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Violent Boyhoods, Masculine Honor Ideology, and Political Violence: Survey Findings From Thailand
Uppsala University, Disciplinary Domain of Humanities and Social Sciences, Faculty of Social Sciences, Department of Government.ORCID iD: 0000-0002-3530-2805
Uppsala University, Disciplinary Domain of Humanities and Social Sciences, Faculty of Social Sciences, Department of Peace and Conflict Research.ORCID iD: 0000-0002-3298-8848
Uppsala University, Disciplinary Domain of Humanities and Social Sciences, Faculty of Social Sciences, Department of Peace and Conflict Research.ORCID iD: 0000-0001-5835-0618
2019 (English)In: Journal of Interpersonal Violence, ISSN 0886-2605, E-ISSN 1552-6518, p. 1-25Article in journal (Refereed) Epub ahead of print
Abstract [en]

Throughout history, those who have participated in political violence have predominantly been male young adults. At the same time, we know that most young men will not use violence for political protest. So what distinguishes those who do from those who do not? In this article, we link psychological research on the intergenerational effects of violence in the family to violence in the political arena. We ask to what extent experiences of violence as a child are associated with participation in political violence as an adult. Our overarching argument is that family-of-origin violence may not only have serious negative, intergenerational effects on health and well-being but also on future spirals of violence for the individual. Family-of-origin violence may also lead to an increased risk of using violence for political purposes due to the diffusion of violence norms, whereby violence is seen as a just and appropriate response to conflict. We test this claim using micro-level data from the Survey on Gender, Politics, and Violence in Thailand, conducted in 2012-2013. For our analyses, we zoom in on men from a specific cluster sample of the survey: 200 political activist interviewees—100 Red Shirts and 100 Yellow Shirts. The results support our claim. We find that experiences of family violence as a child increase the risk of participating in political violence as an adult among male political activists in Thailand. Our study suggests one imperative policy implication: Violence prevention measures at the individual level—against corporal punishment of children or violence against women—may have critical implications also for decreasing the risk for and prevalence of political violence and armed conflict in society.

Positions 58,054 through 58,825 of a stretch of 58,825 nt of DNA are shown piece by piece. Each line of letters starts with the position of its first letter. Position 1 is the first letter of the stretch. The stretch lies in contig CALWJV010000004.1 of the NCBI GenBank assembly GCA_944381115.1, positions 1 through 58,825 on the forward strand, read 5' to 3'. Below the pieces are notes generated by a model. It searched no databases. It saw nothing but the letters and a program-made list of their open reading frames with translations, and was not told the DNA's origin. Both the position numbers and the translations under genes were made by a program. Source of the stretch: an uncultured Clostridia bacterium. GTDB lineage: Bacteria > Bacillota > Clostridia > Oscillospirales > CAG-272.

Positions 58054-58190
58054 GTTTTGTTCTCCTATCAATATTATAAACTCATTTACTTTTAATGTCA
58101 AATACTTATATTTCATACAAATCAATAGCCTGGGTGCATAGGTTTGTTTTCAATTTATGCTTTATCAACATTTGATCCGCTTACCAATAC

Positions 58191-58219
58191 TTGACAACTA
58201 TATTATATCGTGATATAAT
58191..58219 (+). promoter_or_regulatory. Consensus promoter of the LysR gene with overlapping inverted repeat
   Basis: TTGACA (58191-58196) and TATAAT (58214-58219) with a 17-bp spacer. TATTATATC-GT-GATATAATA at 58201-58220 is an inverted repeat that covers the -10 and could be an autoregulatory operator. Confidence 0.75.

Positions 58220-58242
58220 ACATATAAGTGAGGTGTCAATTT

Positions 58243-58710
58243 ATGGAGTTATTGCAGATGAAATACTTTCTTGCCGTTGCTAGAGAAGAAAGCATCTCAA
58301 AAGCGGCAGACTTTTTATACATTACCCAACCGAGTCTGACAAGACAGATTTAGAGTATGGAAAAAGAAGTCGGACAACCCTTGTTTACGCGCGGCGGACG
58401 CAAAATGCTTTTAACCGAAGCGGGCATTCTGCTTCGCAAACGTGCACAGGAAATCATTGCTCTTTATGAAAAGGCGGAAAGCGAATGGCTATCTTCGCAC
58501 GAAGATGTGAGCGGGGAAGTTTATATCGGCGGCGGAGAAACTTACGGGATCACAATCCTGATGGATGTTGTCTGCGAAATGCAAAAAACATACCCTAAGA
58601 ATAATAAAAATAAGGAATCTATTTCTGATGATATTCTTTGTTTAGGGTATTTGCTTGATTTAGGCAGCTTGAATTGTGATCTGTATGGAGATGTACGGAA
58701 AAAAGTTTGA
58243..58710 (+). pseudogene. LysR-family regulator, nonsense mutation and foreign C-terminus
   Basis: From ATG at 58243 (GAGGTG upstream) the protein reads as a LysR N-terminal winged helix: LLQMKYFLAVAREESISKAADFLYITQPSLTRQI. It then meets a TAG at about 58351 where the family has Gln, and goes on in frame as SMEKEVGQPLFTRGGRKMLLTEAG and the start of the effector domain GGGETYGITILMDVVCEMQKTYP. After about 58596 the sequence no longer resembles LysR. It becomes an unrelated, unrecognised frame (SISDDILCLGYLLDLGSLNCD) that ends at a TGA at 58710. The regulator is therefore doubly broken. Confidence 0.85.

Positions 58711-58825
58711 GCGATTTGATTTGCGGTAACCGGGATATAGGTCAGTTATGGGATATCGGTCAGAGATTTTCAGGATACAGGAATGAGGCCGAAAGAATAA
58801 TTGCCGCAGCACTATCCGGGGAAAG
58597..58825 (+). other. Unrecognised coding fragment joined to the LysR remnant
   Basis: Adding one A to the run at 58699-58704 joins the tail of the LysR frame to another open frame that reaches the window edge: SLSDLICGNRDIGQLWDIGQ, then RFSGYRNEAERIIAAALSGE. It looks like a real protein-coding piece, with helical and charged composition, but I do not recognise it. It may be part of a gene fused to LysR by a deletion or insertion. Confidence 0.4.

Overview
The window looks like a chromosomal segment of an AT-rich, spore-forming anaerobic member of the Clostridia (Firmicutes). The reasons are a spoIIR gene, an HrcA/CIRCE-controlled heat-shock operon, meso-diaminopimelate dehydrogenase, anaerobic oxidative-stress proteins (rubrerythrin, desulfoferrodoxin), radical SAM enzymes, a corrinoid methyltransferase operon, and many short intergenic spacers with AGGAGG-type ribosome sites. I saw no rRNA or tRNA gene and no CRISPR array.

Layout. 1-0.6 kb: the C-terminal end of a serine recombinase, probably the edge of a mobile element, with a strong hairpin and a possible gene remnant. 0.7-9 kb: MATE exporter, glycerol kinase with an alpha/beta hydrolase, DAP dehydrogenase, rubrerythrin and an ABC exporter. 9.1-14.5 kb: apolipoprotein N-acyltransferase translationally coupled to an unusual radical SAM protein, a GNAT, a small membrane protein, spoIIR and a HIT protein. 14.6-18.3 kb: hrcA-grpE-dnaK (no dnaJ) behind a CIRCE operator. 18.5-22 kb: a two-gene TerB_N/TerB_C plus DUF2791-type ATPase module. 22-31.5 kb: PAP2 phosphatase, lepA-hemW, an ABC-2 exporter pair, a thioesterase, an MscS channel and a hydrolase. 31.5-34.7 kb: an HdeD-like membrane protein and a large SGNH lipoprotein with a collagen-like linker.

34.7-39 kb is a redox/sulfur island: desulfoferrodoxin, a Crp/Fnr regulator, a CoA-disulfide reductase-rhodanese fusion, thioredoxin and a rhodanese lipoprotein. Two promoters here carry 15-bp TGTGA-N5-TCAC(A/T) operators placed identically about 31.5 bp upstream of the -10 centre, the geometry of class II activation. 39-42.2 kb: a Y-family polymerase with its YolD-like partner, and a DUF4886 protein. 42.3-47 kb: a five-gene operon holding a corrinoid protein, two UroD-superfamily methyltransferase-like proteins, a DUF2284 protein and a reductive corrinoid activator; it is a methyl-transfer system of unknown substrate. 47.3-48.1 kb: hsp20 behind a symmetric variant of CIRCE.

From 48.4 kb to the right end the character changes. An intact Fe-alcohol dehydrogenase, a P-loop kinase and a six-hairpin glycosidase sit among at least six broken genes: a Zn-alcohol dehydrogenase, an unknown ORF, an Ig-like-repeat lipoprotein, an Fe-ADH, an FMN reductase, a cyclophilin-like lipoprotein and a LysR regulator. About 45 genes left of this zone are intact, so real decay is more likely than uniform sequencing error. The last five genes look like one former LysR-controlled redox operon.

Place, publisher, year, edition, pages
2019. p. 1-25
Keywords [en]
violence exposure, children exposed to domestic violence, domestic violence, political violence, child abuse, intergenerational transmission of trauma
National Category
Other Social Sciences not elsewhere specified
Research subject
Peace and Conflict Research
Identifiers
URN: urn:nbn:se:uu:diva-378404DOI: 10.1177/0886260519832926PubMedID: 30827140OAI: oai:DiVA.org:uu-378404DiVA, id: diva2:1293898
Funder
Riksbankens Jubileumsfond, M10-0100:1Available from: 2019-03-05 Created: 2019-03-05 Last updated: 2019-05-15Bibliographically approved

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Bjarnegård, ElinBrounéus, KarenMelander, Erik
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